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32
JULY-AUGUST 2013
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THE FOREIGN SERVICE JOURNAL
MY RESIGNATION
INRETROSPECT
Those of us in the Foreign Service
must keep our moral and professional
compass calibrated to that point
where integrity and love of country
declare, “No further.”
BY JOHN BRADY K I ES L I NG
I
n the process of justifying to foreigners the policies
of a moralizing, occasionally overbearing super-
power, U.S. diplomats develop formidable powers
of rationalization. Our understanding of our For-
eign Service oath harmonizes elegantly with our
professional ambitions and personal convenience.
But what happens when suddenly it doesn’t—
when we can no longer rationalize away some fun-
damental analytical or moral intuition we have?
Ten we confront the fundamental career decision of whether
to carry out a bad policy, obstruct it from within or resign.
My moral intuition tells me that I did not violate my oath as
a Foreign Service ofcer by abandoning the modestly impor-
tant post of political counselor at Embassy Athens at a critical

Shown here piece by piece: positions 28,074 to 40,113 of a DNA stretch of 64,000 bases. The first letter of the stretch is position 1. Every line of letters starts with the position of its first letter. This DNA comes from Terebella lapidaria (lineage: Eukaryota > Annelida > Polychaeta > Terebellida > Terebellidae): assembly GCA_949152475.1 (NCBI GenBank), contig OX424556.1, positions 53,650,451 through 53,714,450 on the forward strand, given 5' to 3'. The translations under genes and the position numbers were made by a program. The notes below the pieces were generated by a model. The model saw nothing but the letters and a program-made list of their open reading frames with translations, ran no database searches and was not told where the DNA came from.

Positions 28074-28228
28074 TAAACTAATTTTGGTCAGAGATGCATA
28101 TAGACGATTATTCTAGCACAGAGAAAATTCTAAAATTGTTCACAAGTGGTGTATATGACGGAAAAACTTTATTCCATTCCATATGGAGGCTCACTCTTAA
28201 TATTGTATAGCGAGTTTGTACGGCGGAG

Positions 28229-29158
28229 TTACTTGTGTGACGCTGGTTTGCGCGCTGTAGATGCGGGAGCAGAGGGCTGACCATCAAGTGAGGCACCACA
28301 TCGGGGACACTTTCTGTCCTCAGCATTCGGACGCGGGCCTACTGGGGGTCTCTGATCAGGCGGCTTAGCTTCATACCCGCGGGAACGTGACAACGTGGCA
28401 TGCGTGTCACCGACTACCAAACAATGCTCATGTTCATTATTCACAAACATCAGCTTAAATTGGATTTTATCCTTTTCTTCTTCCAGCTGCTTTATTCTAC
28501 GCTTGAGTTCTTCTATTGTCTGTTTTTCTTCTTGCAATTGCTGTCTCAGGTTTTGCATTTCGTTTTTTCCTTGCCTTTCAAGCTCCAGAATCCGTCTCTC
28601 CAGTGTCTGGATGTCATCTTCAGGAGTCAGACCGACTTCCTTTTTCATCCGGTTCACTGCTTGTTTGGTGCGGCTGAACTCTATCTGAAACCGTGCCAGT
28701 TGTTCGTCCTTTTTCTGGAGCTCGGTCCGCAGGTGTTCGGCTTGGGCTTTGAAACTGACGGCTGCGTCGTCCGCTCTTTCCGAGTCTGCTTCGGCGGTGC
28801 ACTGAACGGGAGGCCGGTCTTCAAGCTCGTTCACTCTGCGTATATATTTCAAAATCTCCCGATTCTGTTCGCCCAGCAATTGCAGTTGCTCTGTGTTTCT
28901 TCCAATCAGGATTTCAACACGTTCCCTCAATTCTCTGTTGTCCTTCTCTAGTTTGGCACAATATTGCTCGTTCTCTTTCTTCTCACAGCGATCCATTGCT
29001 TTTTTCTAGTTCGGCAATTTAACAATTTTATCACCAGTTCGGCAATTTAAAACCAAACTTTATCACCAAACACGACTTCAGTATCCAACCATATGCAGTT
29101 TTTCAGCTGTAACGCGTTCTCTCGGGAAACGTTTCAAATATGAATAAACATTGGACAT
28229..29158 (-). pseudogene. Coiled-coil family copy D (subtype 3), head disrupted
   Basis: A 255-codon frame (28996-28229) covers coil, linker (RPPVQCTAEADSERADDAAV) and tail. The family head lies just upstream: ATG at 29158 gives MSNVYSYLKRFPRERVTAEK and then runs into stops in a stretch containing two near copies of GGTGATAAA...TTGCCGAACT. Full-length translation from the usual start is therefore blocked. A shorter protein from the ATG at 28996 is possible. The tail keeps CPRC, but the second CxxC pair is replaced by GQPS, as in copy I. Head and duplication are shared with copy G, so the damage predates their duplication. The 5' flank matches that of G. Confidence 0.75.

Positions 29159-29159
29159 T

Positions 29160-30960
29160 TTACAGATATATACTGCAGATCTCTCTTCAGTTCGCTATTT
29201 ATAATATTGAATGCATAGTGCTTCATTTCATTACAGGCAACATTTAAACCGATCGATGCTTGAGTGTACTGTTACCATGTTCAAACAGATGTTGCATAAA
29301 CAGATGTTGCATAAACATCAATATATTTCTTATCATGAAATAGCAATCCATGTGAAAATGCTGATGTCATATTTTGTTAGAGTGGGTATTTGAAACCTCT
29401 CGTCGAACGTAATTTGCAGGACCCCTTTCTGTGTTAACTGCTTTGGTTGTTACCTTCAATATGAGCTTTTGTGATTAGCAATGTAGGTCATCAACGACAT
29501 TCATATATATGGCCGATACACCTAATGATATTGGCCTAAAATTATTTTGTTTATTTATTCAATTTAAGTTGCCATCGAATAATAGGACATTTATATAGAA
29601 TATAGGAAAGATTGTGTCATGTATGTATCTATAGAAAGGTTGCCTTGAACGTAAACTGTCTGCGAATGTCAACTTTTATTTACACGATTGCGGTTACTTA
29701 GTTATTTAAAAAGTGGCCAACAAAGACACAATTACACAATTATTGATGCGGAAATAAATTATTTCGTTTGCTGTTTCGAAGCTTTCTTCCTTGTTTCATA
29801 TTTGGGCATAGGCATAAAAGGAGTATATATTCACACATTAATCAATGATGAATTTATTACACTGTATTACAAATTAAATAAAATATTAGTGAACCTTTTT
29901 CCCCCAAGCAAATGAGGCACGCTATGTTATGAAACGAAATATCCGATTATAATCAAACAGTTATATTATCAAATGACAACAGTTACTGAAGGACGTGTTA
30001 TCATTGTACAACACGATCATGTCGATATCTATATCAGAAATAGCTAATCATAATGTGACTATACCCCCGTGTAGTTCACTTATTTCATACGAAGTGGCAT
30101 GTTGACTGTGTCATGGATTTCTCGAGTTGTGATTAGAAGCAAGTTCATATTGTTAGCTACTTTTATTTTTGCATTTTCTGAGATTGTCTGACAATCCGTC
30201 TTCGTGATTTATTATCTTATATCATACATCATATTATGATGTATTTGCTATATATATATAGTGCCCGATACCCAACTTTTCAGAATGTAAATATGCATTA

time for U.S. global interests. My wife can confrm that I still
fagellate myself, decades after, for other things I said and did,
or failed to say and do, as an FSO. But I have never fagellated
myself over my decision to resign in February 2003 as the Iraq
War loomed.
Ten years later, I am still proud of the resignation letter I
leaked to the
New York Times
. I am ashamed only that I did not
have the forethought and ruthlessness to make my resignation
a more efective policy tool.
John Brady Kiesling entered the Foreign Service in 1983, serving in
Tel Aviv, Casablanca, Washington, Yerevan and Athens (twice, the
second time as political counselor). He resigned from the Service in
February 2003 in protest of the impending war with Iraq. Now a
writer and lecturer, he is the author of
Diplomacy Lessons: Realism
for an Unloved Superpower
(Potomac Books, 2007).
FOCUS
PROFESSIONAL ETHICS